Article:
Brewers Won't Let CC Leave Without a Fight

CC Sabathia

Most of us have taken for granted that CC Sabathia isn't long for Milwaukee, and given how the Brewers rode him like a rented car in the stretch run, it seemed like the coaching staff wasn't planning on having him back, either. But before he packs his bags and heads for some rich team on the coast (he should have his pick -- the Yankees, Angels and Dodgers have all been mentioned in rumors), it turns out the Brewers might make a pitch for him to stay after all. From ESPN's Buster Olney:

Others in the Brewers' organization say Milwaukee owner Mark Attanasio will try to make it very difficult for Sabathia to leave -- maybe to the point of risking a colossal mistake. Attanasio has seen how Sabathia has made an enormous difference for Milwaukee in attendance -- which climbed dramatically for every game the left-hander started -- and in the standings; the Brewers were 14-3 in the 17 regular-season starts that Sabathia made for the team. And he was a model of competitive integrity; if you wanted to invest big dollars in any player, you'd feel great about signing Sabathia, who demonstrated repeatedly that he will put his team above his own personal interests. You couldn't blame Attanasio if he were to get aggressive with his offer to the lefty.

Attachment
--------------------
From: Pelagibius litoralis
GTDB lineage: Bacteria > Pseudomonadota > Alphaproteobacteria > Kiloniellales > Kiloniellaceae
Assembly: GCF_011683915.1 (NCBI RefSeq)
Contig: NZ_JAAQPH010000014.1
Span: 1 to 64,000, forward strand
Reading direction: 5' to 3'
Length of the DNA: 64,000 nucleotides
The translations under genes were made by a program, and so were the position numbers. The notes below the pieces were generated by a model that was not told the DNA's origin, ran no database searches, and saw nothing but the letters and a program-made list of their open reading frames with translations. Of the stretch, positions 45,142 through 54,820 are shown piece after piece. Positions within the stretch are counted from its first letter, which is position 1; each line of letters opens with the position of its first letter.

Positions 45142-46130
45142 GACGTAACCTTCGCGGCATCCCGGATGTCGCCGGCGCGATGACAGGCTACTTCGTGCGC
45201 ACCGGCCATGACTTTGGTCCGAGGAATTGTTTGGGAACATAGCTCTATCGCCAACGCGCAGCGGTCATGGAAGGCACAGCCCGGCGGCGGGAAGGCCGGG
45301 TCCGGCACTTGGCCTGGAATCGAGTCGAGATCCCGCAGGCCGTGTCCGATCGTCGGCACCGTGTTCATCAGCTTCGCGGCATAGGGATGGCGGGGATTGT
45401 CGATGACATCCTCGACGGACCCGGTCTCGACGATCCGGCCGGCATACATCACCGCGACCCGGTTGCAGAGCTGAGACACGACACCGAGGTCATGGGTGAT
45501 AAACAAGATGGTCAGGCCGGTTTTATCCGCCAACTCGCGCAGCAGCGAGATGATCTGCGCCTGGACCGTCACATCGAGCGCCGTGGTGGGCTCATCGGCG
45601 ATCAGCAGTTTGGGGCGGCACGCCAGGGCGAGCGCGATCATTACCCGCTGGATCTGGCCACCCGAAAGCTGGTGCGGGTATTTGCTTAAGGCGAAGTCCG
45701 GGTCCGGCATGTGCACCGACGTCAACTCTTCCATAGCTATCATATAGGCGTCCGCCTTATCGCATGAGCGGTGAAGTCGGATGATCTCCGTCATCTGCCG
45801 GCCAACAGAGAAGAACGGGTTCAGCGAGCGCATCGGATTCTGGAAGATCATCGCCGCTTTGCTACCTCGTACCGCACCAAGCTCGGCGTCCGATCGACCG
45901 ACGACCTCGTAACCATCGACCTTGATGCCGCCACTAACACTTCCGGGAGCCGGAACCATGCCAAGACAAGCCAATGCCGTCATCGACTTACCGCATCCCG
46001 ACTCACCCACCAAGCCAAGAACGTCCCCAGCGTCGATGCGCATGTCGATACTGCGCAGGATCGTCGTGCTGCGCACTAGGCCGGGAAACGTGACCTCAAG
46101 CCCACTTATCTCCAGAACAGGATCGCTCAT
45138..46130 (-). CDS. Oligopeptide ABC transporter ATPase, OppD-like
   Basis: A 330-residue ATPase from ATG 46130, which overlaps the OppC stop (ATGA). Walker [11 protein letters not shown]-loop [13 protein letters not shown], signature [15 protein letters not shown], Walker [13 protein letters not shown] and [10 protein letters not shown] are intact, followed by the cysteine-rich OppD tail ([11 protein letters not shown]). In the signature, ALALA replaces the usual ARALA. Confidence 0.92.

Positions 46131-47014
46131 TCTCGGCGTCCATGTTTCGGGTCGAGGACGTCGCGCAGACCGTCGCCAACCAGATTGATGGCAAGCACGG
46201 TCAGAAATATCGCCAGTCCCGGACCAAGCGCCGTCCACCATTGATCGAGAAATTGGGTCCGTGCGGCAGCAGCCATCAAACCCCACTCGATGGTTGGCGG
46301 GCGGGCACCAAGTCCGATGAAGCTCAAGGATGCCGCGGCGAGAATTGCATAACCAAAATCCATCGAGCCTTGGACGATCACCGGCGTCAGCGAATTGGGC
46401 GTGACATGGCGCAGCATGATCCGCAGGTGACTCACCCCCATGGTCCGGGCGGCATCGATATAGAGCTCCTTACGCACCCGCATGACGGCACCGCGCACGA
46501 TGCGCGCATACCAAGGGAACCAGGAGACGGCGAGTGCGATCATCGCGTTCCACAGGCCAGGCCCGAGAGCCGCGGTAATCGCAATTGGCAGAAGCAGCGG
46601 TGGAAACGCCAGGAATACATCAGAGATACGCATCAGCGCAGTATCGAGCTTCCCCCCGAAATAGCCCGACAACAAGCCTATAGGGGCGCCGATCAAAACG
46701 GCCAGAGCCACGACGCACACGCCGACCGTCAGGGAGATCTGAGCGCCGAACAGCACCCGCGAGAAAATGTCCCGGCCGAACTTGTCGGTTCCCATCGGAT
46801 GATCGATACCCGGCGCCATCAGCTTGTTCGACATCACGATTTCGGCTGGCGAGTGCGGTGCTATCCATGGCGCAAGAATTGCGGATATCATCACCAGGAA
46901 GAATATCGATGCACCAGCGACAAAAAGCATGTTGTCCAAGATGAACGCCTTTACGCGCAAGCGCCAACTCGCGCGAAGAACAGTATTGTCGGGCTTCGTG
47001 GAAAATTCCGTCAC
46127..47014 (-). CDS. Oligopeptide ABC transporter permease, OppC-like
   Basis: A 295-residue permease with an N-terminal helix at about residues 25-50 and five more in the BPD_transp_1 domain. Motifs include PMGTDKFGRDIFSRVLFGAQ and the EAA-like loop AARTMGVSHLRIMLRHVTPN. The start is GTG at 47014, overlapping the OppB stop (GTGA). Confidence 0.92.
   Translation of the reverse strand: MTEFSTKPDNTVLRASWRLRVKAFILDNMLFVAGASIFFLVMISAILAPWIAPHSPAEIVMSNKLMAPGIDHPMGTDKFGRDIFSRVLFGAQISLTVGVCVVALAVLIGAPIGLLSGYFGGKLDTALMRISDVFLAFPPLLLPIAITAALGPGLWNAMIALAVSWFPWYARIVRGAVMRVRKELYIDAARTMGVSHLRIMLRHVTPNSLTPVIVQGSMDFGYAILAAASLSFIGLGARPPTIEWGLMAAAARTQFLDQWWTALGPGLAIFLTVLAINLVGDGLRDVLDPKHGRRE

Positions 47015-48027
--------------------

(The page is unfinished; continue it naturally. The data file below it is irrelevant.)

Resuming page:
It's a risky move -- CC has thrown a lot of pitches over the last four years -- but if the Brewers are intent on getting an ace, I'd prefer to see them gamble on a free agent than pulling the trigger on the "Matt Cain for Prince Fielder and J.J. Hardy" proposal floated by Peter Gammons recently.

Sabathia has been a horse his entire career, making at least 30 starts a year every season but one (when he made 28 in 2006), so it's not out of the question that he mainstains his current level of production. On the other hand, he could just as easily follow the up-and-down career-arc of Bartolo Colon, another pudgy workhorse who got his start with the Indians, though I think staying in the more pitcher-friendly National League helps mitigate that risk.

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